“My husband is so smart,” she said softly before all words were silenced by the roar of a second, smaller shuttle that rocketed to a landing less than a hundred feet from the Pendratti shuttle. No one was surprised when three Gott-Druk emerged holding tight to weapons of their own.
Elder Stow stepped forward before the guns started firing and he shouted as loud as he could. “I said these people are under my protection.” He looked at the elder Pendratti. “And the reason I repeat myself is because you seem to have trouble with your hearing.” That appeared to make the Pendratti elder angry, but the Gott-Druk who saw him and heard him relaxed a little.
All this while, Otapec stood still and said nothing. Maya looked at him again and started to ask a question. “Should I –“
“Yes.” Otapec interrupted. “Keep it right where it is.” Otapec heard something and he knew what kind of creature made such a sound. Even as Elder Stow threw his hands up and the Pendratti and Gott-Druk sounded ready to get into a great argument, a five foot wide head stuck out from the trees right between the two ships and two arguing parties. A roar was followed by a burst of flame.
Both Pendratti and Gott-Druk darted for the safety of their ships. The fire headed straight for the travelers but was stopped by Maya’s screen which she kept in place as instructed. Still, the travelers all stepped back except for Lockhart who curiously stepped forward.
“Do no harm! No Fire!” Lockhart yelled in the Agdaline language which he dredged up from some back corner of his mind. “No harm. No fire.”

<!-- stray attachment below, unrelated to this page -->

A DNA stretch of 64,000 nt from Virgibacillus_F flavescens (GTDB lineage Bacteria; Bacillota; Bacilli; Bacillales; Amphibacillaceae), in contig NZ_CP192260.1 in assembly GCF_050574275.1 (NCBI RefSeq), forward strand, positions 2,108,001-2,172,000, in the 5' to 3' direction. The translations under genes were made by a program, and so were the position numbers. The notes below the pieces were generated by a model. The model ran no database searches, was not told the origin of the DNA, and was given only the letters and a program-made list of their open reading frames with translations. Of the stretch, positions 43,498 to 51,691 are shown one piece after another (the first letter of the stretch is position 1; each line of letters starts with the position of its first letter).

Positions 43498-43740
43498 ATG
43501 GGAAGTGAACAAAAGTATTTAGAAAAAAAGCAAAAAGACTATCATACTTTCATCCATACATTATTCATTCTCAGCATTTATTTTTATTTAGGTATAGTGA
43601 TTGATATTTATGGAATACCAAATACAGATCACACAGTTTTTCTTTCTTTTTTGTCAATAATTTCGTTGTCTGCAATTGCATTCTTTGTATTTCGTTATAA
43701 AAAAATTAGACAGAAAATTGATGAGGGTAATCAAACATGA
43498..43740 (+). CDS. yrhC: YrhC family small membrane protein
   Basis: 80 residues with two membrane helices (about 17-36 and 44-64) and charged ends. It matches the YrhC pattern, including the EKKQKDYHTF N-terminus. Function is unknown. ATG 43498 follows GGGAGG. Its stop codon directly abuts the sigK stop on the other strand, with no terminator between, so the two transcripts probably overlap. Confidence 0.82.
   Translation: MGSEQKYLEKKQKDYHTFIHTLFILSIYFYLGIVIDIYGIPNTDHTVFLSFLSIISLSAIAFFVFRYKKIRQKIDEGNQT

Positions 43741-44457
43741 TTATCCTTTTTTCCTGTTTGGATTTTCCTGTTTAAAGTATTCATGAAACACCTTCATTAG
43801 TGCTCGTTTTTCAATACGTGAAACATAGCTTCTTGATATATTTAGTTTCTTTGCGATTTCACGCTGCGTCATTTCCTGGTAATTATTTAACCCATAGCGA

The worm inched out from the trees and Katie remarked, “Why it is still full of feathers like a baby.”
“Baby,” Lockhart said the word in the Agdaline language and repeated himself once more. “No fire, baby. No harm.” The dragon dropped its chin to the ground and then slowly slithered forward as Otapec finally spoke.
“This kind doesn’t have much in the way of legs or arms. It truly is more worm-like.”
“But aren’t feathers dangerous for fire breathers?” Katie asked.
“Not real feathers despite the look and feel. They are more like asbestos, fire-proof and toxic if taken in large doses, by the way.”
“But I thought the Agdaline ejected the adults in space before landing.” Boston looked at Otapec who crossed his arms again as he spoke to her.
“They trap one or two in the airlock to release when they set down just in case their reception is not so friendly.” He stepped up to his wife and kissed the back of her neck. She wiggled, but was occupied with something.
The worm reached Lockhart who repeated the word, “Baby.” He reached out his hand and Maya’s shield gave way at the hand so Lockhart could stroke the dragon’s nose. The dragon purred, a deep, throbbing sound. It was not the lyrical song of the babies, but only because this one was larger and more mature.
Otapec whispered in Maya’s ear and she spoke. “Find deer. Eat deer.” Maya said, and Lincoln looked back toward the horses.
“I hope it knows what deer is.”
“Go.” Lockhart said. “Fly.” He looked at Otapec who nodded. They might not have much in the way of legs and arms, but there was nothing wrong with their wings. The dragon rose up in a bit of a whirlwind and flew off without looking back. After that, the Pendratti were the first to leave. The Gott-Druk followed.
“Well!” Captain Decker said as he shouldered his rifle. “I guess you will all have to tell me what I missed after all.” He stared for a moment at Elder Stow before he stared more deliberately at Lieutenant Harper.
Avalon 2.8 Flight … Next Time